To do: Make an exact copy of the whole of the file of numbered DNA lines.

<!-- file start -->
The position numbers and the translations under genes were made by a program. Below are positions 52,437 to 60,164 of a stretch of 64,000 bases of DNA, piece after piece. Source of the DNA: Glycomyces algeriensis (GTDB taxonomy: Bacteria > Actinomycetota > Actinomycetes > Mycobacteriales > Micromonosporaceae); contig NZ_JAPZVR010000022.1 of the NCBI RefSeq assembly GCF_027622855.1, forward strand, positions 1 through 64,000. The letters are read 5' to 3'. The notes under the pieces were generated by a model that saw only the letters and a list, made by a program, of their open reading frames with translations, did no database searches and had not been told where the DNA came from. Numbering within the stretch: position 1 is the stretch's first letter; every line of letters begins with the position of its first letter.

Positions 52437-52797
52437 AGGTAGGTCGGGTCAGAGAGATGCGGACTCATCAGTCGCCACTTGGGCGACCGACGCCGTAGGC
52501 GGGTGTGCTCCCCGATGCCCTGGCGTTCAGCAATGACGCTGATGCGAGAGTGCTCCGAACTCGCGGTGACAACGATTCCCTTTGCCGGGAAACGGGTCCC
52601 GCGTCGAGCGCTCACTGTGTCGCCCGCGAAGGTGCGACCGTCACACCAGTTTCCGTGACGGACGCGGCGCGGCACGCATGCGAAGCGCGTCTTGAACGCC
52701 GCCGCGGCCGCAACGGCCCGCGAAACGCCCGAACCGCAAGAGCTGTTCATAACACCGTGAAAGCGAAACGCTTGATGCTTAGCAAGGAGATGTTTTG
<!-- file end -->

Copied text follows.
The position numbers and the translations under genes were made by a program. Below are positions 52,437 to 60,164 of a stretch of 64,000 bases of DNA, piece after piece. Source of the DNA: Glycomyces algeriensis (GTDB taxonomy: Bacteria > Actinomycetota > Actinomycetes > Mycobacteriales > Micromonosporaceae); contig NZ_JAPZVR010000022.1 of the NCBI RefSeq assembly GCF_027622855.1, forward strand, positions 1 through 64,000. The letters are read 5' to 3'. The notes under the pieces were generated by a model that saw only the letters and a list, made by a program, of their open reading frames with translations, did no database searches and had not been told where the DNA came from. Numbering within the stretch: position 1 is the stretch's first letter; every line of letters begins with the position of its first letter.

Positions 52437-52797
52437 AGGTAGGTCGGGTCAGAGAGATGCGGACTCATCAGTCGCCACTTGGGCGACCGACGCCGTAGGC
52501 GGGTGTGCTCCCCGATGCCCTGGCGTTCAGCAATGACGCTGATGCGAGAGTGCTCCGAACTCGCGGTGACAACGATTCCCTTTGCCGGGAAACGGGTCCC
52601 GCGTCGAGCGCTCACTGTGTCGCCCGCGAAGGTGCGACCGTCACACCAGTTTCCGTGACGGACGCGGCGCGGCACGCATGCGAAGCGCGTCTTGAACGCC
52701 GCCGCGGCCGCAACGGCCCGCGAAACGCCCGAACCGCAAGAGCTGTTCATAACACCGTGAAAGCGAAACGCTTGATGCTTAGCAAGGAGATGTTTTG